“Accountability is what you have left when you remove responsibility from the equation.”


It was clear that this wasn’t just a random statement but a philosophy embodied by everyone involved. Trust in teachers to be the professionals that they are and for students to focus on what they needed to do is the lynchpin of their system. There is no magic formula and in fact their lessons don't look remarkably different than those in a typical American classroom. The difference is simply a trust in the fulfillment of responsibilities. It also doesn’t hurt that their schools are inspiring and modern buildings whereas ours tend to look like (and are often run like) minimum security prisons.  

Spurlock spent the second half of the show in American classroom. Unfortunately, it was in a NYC charter school and not representative of the quality of education or what happens in American schools overall. The lesson planning and management protocol looked pretty gimmicky and low level to me and I would argue that in this case they are subtracting dignity to get accountability.

Update 8/5/13: Check out the EduShyster's much better written take on the charter school piece: 
A Second is a Terrible Thing to Waste




Saturday, July 20, 2013

Pinterest for Displaying Model Student Work


The smell of wicker makes me queasy and since Pinterest initially seemed to me like a virtual version of a Michael’s store, I swore I would never use it.  However, I have been searching for a solution for displaying digital student work for quite some time and hadn’t found anything that was fitting the purpose. In a paperless classroom, the walls no longer work for doing such a thing and work tends to fade from memory when posted to a blog or edmodo. So I gave Pinterest a try and have got to say that I am now loving it. It is perfect for the task of displaying exemplary student work to use as examples and motivation.

I’m still fairly new to the Pinterest world but am clearly seeing how it can be a great resource for curating resources across a range of topics. You can follow my developing boards here: http://pinterest.com/blschum/boards/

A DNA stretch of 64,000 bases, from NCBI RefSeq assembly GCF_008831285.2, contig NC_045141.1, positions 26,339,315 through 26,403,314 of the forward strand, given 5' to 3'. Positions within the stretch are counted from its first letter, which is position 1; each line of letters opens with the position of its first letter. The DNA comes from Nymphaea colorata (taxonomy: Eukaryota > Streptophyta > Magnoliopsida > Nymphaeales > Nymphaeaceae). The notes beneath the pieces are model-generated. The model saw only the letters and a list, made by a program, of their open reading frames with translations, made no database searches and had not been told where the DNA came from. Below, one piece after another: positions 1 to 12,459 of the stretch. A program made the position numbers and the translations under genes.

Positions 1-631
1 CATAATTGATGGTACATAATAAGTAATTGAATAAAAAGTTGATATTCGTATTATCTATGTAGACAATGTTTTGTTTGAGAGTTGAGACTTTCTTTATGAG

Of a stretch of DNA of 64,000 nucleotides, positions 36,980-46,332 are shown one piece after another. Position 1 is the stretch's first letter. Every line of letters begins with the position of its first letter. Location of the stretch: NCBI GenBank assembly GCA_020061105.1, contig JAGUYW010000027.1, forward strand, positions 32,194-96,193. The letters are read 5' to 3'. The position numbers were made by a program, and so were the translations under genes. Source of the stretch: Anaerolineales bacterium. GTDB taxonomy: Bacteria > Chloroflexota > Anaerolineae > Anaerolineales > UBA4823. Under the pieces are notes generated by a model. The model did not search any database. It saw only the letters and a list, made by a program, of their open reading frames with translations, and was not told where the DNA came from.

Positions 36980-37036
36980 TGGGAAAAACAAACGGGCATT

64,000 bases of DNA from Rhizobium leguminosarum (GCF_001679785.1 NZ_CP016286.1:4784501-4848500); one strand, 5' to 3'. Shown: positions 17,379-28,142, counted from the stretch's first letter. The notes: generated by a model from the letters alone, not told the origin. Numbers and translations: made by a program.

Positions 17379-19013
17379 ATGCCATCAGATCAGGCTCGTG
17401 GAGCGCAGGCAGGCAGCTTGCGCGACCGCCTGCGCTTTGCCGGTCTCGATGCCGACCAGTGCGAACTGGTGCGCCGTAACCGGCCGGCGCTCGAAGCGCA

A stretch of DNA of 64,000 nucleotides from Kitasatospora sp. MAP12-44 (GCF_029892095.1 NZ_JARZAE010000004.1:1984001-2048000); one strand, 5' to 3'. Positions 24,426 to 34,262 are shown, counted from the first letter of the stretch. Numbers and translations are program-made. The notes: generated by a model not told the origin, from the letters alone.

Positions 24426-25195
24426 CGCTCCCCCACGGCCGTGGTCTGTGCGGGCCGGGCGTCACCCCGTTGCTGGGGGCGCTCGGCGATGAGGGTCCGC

Friday, July 12, 2013

What About Bob?- Part 3: Have you evolved beyond empty compliments?

Some light summer reading.
This week (it turned out to be a few weeks) I will be reflecting on my involvement with the Marzano Causal Evaluation Model which has recently been adopted as the teacher evaluation framework in most of the state of Florida. I volunteered to participate in intensive coaching and filming sessions throughout the past year and a half that were sometimes stressful but always revealing. I had always been a fan of Marzano’s work but was skeptical about the model for several reasons. Over the next several posts I will be outlining some of the changes that occurred in my thoughts related to the model and why I am excited about the direction that it is taking us in.


The first formal evaluation that I had as a teacher was an extremely frustrating and unfulfilling experience. I had set an observation time sometime in October with the principal who was going to come into my room and evaluate me as I taught a lesson. I lost sleep and stressed about it for days as I continually changed my lesson to try and make sure it was good enough. When the appointed time came the principal did show up. I stopped by to see her at the end of the day and she apologized for getting caught up in something else and we set another time the following week.


Again I lost sleep and stressed about it as I developed a new model lesson. When the second appointed day in mid-November came the principal again did not show up. Trying very hard not to take it personally, I once again tracked her down and we set another observation time. She actually showed up the third time and spent about 15 minutes in my room. When we finally met later that week to discuss the notes she had taken on the observation form I was relieved to see that I had scored at the top level in every category. When I asked her what I could improve on she responded that the kids really liked me and gave me some vague suggestions about differentiation. I left her office feeling good but it didn’t last long as a realized that I really had no idea what I had done well or what I could do to improve. The rosy feedback I got was just a bunch of empty compliments.


Since then I have had many evaluations that were very similar including walk throughs that lasted under a minute, empty suggestions based on check marked forms, and even summative evaluations completed without an observation after the last day of school in June. As I have traveled around and met with a variety of teachers across the country over the past few years I have discovered that this story is more common than not. It seems everybody has war stories about worthless evaluation.